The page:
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House of Lords Reform: A History

Volume 3. 1960-1969: Reforms Attempted

Peter Raina

Volume 3 of Peter Raina’s magisterial history covers the 1960s and draws on newly released documents. In astonishing detail, it traces new plans drawn up during the Macmillan-Wilson era to reform the House of Lords. ‘Mission impossible,’ a civil servant declared. But when, to remain a Commons MP, Tony Benn insisted on disclaiming an inherited peerage, he started off a fresh willingness to tackle old problems. The Peerages Act 1963 allowed peers the option of disclaimer and, at last, gave equal rights in the Upper House to Scottish and women inheritors.
A Labour government came in, and in 1967 gained the majority needed to embark on bold legislation. But it feared interference, so comprehensive plans were backed for changing the whole complexion of two-chamber politics. Led by Lord Shackleton and the intellectual Richard Crossman, schemes were devised and inter-party talks got under way – at first in a spirit of cooperation. But had the party elites listened to their fiery back-benchers? When a bill was introduced into parliament, the scenes were unforgettable …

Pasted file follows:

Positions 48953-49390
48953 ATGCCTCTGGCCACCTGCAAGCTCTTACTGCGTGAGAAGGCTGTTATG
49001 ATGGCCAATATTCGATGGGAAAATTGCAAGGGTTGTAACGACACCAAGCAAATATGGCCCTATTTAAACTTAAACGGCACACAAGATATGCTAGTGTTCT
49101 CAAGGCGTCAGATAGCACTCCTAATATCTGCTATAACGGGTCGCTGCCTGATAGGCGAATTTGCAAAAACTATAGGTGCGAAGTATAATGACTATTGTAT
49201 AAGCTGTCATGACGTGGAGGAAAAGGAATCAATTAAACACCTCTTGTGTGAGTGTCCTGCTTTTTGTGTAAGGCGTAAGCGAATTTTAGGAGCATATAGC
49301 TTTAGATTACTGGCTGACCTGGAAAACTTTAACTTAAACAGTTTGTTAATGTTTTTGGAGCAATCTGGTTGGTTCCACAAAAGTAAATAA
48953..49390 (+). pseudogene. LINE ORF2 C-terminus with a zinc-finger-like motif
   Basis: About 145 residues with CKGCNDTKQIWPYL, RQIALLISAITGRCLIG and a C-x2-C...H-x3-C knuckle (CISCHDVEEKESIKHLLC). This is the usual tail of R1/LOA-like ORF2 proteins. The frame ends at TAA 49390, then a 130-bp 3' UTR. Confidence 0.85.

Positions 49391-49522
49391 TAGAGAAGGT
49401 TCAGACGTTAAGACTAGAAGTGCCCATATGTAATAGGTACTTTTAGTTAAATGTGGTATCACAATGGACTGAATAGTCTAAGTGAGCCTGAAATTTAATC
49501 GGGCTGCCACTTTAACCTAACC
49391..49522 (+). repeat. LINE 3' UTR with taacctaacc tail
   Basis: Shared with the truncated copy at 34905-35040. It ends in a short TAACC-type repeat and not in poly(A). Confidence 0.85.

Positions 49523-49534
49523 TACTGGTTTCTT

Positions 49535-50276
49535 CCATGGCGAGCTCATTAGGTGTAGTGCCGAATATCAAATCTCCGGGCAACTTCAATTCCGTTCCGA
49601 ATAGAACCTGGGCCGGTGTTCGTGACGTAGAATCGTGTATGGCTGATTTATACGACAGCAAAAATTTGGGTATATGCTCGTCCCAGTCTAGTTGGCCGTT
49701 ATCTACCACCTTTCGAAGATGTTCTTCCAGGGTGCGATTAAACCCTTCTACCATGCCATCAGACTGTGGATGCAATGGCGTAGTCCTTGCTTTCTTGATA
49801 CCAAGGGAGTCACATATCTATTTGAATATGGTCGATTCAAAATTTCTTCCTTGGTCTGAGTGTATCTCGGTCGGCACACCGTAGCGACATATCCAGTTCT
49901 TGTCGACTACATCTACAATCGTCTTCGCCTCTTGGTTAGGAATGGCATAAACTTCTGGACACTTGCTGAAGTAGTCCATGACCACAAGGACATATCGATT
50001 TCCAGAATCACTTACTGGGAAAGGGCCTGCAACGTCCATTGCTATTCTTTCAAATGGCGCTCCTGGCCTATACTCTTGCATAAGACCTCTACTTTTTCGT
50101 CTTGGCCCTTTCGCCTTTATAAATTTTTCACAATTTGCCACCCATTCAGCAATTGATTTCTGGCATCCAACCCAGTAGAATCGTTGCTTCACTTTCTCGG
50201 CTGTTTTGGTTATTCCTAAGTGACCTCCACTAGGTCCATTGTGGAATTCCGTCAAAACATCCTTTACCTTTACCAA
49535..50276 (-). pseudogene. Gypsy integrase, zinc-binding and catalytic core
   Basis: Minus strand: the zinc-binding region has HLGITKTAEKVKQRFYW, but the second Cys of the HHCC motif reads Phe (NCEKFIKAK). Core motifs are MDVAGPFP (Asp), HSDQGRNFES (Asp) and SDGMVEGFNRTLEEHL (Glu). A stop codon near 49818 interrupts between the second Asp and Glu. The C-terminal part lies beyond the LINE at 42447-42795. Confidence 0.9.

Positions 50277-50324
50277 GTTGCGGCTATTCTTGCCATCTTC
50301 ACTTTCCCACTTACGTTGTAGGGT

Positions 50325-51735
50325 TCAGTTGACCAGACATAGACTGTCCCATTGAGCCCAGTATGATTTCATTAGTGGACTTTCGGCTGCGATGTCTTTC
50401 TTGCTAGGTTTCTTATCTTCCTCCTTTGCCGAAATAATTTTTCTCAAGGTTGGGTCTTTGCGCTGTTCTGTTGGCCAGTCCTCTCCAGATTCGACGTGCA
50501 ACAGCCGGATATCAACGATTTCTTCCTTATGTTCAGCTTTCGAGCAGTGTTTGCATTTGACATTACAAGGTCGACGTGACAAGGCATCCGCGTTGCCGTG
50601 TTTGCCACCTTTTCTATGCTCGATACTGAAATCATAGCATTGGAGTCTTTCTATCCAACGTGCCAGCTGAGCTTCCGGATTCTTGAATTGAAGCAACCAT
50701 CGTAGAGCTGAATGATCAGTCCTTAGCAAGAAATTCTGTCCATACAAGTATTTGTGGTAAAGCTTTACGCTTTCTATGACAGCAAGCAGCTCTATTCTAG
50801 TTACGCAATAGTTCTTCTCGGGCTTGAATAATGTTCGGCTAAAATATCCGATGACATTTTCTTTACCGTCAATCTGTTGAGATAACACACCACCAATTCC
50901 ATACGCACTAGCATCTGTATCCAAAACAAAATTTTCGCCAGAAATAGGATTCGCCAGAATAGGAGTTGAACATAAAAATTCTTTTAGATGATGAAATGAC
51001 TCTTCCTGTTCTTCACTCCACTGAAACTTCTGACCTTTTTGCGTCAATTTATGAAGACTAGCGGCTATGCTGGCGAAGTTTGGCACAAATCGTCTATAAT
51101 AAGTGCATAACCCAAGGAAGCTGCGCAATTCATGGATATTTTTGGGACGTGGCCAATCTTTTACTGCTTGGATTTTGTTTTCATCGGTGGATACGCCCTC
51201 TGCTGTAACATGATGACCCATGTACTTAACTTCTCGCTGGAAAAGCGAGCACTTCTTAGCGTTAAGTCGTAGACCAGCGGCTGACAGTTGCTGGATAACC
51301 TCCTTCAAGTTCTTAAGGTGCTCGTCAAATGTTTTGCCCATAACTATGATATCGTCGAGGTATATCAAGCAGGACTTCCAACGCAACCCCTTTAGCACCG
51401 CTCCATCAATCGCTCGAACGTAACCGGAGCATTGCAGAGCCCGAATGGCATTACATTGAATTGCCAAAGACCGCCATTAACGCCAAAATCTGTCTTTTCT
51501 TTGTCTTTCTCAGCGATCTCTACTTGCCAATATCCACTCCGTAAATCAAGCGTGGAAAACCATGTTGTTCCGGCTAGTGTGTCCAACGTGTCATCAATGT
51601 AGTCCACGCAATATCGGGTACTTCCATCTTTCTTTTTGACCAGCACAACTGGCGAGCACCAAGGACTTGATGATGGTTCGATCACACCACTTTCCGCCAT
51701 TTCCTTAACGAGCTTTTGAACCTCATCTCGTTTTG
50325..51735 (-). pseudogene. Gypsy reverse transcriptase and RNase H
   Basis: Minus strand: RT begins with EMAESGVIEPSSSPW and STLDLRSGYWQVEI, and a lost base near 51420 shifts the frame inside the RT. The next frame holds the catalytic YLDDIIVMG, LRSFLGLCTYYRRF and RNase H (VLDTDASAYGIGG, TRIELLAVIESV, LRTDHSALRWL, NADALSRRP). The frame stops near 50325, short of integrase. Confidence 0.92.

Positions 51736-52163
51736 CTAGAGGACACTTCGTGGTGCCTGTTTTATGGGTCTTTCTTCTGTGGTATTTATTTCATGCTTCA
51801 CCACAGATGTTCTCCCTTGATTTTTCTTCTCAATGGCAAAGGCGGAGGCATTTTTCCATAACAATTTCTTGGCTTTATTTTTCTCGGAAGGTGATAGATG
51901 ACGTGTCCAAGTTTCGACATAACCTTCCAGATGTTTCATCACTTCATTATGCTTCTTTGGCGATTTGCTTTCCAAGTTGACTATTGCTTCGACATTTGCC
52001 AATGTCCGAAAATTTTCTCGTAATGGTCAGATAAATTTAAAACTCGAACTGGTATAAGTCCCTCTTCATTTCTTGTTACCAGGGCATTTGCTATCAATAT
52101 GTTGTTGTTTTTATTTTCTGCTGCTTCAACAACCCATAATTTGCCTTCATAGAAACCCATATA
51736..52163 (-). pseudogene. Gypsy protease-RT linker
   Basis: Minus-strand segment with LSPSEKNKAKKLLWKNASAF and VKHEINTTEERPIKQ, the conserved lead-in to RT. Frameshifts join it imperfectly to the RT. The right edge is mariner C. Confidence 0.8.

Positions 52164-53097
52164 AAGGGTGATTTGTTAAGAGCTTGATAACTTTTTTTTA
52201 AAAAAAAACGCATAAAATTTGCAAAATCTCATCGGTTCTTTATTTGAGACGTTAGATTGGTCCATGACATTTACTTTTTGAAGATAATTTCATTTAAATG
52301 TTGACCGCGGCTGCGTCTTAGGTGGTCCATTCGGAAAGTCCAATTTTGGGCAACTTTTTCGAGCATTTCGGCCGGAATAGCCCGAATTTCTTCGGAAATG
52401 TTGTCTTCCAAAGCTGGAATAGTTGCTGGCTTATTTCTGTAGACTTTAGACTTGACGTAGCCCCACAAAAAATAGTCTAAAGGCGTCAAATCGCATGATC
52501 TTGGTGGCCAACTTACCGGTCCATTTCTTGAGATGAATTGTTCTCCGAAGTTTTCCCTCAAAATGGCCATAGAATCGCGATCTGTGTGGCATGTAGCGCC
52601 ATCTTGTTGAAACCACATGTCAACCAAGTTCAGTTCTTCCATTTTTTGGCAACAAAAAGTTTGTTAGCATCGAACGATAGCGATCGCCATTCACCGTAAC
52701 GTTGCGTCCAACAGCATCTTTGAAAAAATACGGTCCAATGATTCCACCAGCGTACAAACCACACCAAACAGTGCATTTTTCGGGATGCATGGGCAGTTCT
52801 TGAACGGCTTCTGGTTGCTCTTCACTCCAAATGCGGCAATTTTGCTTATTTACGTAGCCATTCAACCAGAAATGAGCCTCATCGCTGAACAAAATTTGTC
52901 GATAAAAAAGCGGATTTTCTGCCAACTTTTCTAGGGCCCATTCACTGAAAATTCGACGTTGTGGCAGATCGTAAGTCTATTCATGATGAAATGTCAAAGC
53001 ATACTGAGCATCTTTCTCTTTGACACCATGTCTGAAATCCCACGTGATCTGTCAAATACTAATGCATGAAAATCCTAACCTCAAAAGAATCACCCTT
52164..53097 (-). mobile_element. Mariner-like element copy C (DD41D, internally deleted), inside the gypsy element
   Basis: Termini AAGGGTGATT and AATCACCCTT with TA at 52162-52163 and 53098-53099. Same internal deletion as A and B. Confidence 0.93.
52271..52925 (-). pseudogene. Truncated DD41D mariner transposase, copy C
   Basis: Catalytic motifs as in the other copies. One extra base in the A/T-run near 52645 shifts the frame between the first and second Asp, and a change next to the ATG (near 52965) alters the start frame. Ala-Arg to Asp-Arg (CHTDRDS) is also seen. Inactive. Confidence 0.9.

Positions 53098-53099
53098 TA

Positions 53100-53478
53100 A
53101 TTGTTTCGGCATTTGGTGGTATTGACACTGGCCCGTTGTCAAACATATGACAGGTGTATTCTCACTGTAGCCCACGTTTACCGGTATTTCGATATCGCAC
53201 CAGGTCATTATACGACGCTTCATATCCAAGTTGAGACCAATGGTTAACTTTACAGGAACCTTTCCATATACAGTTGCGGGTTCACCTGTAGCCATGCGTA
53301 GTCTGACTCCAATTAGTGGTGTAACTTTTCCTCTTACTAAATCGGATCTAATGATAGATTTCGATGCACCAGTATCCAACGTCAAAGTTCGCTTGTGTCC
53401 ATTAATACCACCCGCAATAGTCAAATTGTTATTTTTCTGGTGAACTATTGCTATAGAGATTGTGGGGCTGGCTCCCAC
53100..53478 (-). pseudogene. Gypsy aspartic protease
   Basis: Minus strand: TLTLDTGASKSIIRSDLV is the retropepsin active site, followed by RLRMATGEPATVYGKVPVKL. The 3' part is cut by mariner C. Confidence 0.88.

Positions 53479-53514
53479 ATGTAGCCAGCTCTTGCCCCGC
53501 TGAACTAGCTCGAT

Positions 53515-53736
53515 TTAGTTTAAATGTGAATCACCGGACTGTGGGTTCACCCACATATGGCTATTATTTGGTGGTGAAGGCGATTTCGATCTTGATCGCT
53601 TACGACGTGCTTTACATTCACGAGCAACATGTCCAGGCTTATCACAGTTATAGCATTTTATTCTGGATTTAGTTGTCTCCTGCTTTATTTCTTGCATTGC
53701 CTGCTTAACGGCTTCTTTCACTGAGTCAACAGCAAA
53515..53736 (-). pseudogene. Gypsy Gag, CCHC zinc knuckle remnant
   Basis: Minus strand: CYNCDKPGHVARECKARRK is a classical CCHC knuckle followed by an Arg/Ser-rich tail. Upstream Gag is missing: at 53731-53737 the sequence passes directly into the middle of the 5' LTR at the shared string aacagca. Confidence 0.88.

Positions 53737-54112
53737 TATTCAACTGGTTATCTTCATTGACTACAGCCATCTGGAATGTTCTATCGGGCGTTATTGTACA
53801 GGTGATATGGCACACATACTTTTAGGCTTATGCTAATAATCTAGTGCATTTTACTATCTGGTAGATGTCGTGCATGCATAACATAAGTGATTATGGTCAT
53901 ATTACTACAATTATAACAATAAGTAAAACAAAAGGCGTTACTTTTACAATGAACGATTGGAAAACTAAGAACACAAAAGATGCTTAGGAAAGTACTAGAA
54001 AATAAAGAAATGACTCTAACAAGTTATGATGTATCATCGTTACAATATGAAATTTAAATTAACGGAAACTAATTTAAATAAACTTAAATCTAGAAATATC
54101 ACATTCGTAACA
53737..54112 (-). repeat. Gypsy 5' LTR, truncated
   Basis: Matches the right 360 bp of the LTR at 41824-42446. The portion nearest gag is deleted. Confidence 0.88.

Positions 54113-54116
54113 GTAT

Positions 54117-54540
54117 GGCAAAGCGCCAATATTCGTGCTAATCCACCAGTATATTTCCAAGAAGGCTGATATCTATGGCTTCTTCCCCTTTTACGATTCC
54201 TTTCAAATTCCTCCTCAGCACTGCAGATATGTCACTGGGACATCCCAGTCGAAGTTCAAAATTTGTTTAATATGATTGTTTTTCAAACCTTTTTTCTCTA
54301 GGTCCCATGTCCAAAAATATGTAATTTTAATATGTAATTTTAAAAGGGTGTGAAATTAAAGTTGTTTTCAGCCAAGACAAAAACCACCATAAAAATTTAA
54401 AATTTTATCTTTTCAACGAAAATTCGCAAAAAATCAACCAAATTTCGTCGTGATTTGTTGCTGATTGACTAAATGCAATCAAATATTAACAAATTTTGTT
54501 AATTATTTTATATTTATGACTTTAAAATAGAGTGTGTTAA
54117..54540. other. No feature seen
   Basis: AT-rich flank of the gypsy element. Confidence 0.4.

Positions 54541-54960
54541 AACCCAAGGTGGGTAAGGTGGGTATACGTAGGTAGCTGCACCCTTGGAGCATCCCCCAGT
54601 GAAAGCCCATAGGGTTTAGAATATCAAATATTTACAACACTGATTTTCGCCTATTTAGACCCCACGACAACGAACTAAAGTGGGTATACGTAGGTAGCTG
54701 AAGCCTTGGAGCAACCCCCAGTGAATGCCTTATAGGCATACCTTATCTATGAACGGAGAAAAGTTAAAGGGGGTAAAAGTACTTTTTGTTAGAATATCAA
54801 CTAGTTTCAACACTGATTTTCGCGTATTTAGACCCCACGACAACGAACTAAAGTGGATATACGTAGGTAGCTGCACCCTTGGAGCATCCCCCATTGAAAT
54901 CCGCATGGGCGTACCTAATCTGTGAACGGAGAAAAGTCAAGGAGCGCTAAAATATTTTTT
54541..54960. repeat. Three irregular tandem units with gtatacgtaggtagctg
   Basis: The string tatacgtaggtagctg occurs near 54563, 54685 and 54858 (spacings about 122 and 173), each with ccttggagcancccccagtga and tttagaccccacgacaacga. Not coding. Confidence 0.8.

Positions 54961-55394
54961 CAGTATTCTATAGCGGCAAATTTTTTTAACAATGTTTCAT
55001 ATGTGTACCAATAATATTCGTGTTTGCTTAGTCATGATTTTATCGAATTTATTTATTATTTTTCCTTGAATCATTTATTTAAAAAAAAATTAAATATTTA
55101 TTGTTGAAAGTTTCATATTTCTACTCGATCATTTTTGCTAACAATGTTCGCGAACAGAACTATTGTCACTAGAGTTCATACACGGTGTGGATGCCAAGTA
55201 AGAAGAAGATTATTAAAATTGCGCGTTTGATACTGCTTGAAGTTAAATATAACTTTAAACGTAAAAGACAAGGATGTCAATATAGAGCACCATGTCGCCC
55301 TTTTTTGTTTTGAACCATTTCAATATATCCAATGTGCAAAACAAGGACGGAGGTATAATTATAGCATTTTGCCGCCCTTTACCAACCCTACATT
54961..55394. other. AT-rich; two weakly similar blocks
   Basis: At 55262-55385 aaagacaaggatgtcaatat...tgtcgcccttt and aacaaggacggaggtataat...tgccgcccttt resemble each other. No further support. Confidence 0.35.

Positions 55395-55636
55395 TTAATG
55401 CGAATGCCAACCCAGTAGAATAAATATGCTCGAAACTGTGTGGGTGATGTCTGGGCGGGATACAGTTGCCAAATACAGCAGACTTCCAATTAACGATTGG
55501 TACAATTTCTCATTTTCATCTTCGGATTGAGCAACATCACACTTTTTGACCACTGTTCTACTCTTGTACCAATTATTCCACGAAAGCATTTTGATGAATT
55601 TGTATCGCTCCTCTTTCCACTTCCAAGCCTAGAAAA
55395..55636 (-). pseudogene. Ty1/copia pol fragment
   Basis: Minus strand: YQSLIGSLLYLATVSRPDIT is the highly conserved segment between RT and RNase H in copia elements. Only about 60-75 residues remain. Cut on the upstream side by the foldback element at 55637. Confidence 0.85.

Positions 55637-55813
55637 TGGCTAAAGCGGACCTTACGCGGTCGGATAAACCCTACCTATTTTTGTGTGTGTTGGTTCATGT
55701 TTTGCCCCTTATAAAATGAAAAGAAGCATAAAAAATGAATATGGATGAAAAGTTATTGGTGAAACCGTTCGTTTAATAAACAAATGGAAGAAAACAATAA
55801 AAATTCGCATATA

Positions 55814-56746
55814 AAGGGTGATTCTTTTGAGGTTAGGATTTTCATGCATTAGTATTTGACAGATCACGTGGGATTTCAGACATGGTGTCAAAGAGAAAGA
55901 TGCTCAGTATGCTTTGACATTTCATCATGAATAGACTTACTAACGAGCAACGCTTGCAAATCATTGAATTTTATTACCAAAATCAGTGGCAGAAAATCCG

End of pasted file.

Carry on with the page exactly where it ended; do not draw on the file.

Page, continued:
This volume tells not just the story, but reveals the intricate thinking of those who wanted to make a bicameral system work in the age of modern party politics.
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Chapter 2: 1961–63. The Setting up of the Joint Committee on House of Lords Reform: Conservative Proposals


← 54 | 55 → CHAPTER TWO

1961–63. The Setting up of the Joint Committee on House of Lords Reform: Conservative Proposals

Long before the government finally decided to introduce a motion on the reform of the Lords at the beginning of 1962, several motions had appeared on the Commons Order Paper in the names of various members. On 20 April 1961 a Conservative member, Mr Leavey, tabled the following motion:

That this House, having agreed with the Committee of Privileges in their Report concerning Mr Anthony Wedgwood Benn, urges Her Majesty’s Government to state the steps for the appointment of a Joint Committee of both Houses of Parliament with such terms of reference as would require the Committee to make specific recommendations for legislation to permit in appropriate circumstances renunciation of Peerages on inheritance.

Amendments to this motion were tabled by Sir Peter Agnew and Mr Hirst (both Conservative) on 21 and 24 April, suggesting that the terms of reference should include recommendations for general reform of the Lords. Mr Ellis Smith, a Labour member, tabled an amendment on 3 May recommending ‘the complete abolition of the hereditary principle’. A similar amendment was tabled by Mr Emrys Hughes (Labour) on 1 June. Another Labour member, Mr Ness Edwards, tabled an amendment on 9 June inviting the joint committee to consider ‘whether the House of Lords should be abolished and its legislative functions be transferred to a Standing Committee of the House of Commons,...

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